The author of a recent report investigating the impact of low-frequency sound on the human inner ear has responded to British newspapers which misled readers by claiming that wind farms could cause hearing impairment.
British newspapers, including the Times, Telegraph, and Daily Mail, reported Wednesday that Dr Markus Drexl’s recent report published in the Royal Society Open Science journal proved a link between wind farms and hearing loss. This, despite the fact that nowhere in the report (PDF) are the words “wind turbine” ever found, nor the science being relevant to the low frequency of wind farms.
“It is certainly misleading and an over-interpretation of our results to state that living close to wind farms may cause hearing impairment or deafness,” explained Dr Drexl to RenewableUK. “Our research did not include any work at wind farms.”
In their opening bullet-points summing up the story (presumably for those readers unable or unwilling to read the remaining 2-minutes worth of writing) the Daily Mail provided these interesting facts:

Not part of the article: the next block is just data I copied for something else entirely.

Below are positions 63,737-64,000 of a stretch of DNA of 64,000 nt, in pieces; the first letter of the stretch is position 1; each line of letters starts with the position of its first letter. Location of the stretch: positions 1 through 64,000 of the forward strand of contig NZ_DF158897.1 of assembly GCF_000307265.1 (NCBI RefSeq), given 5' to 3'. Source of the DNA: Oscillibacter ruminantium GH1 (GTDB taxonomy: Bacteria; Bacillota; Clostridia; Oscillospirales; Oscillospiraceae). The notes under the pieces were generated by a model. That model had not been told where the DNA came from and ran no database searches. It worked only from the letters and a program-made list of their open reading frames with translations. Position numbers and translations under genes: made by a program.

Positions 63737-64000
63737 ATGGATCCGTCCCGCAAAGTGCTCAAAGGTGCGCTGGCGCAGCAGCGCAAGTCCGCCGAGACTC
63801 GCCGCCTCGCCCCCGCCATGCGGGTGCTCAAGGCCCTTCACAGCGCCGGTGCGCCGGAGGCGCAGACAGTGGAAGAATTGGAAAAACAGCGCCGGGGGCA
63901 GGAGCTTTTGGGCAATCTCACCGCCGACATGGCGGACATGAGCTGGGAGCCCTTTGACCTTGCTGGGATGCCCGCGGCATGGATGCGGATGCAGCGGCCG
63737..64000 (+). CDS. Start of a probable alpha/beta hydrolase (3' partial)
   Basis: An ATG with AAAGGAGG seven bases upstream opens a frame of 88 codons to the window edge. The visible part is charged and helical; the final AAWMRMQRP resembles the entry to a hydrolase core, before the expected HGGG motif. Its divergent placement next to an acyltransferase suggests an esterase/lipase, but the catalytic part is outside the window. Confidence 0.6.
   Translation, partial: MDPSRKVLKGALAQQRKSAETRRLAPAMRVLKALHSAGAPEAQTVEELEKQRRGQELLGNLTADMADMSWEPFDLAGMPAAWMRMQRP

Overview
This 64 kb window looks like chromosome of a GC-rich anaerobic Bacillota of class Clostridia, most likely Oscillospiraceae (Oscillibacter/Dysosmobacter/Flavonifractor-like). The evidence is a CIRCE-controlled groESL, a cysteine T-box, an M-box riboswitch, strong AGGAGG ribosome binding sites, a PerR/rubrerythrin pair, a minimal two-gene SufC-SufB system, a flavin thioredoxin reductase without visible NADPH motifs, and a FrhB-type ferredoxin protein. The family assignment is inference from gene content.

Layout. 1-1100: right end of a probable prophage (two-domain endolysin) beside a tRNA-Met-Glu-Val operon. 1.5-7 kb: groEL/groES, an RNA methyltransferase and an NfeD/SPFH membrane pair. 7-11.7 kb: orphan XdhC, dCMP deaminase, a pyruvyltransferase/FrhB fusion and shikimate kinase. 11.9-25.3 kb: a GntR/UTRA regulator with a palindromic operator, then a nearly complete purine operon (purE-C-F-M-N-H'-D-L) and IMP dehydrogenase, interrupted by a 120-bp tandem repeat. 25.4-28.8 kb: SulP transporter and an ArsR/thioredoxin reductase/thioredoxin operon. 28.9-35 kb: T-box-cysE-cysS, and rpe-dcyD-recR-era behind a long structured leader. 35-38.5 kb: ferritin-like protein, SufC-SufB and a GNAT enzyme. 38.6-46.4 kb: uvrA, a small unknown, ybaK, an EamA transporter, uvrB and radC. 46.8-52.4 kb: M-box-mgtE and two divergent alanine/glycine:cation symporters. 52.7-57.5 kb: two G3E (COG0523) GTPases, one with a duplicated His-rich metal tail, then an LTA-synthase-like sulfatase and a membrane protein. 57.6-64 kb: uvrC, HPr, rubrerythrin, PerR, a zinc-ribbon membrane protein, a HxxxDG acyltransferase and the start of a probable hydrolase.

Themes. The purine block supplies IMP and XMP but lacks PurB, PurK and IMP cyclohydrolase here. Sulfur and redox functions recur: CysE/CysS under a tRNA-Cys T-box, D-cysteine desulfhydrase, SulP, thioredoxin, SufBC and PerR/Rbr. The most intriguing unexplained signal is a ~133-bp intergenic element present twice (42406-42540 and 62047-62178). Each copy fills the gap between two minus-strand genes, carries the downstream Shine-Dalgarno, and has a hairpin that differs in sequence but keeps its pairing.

- Study of 21 healthy adults exposed to ‘the hum’ revealed that most experienced cell changes in the cochlear – part of the inner ear
- The hum emitted by a wind turbine is a low frequency wavelength of 30Hz
Neither of these bullet points are in any way linked (and I cannot find evidence of the second one at all), and are simply an example of poor journalism. Or, as RenewableUK’s Director of Policy Dr Gordon Edge said, “Unfortunately, some reporters got it wrong – this is a classic case of Bad Science.”
RenewableUK’s Dr Gordon Edge continues: “When you actually read the scientific paper, it doesn’t make any mention of wind farms whatsoever. That’s because the level of low frequency noise that the scientists used in their tests was significantly higher than anything that anyone living near a wind farm could possibly experience.
“The Australian government published some excellent research on this last year which stated that the modest level of low frequency sound from wind turbines is actually insignificant. It’s well understood by acoustics experts that low frequency sound doesn’t pose any health risk to communities around wind farms and frankly it’s irresponsible scaremongering to suggest otherwise.”
The paper in question makes it clear that the frequencies emitted by wind turbines detected from nearby residences are such that they are relatively indistinguishable with those common to any suburban location. The South Australian Government study can be found here (PDF) and provides the scientific evidence journalists at the Daily Mail should have read before writing their own pieces of “journalism.”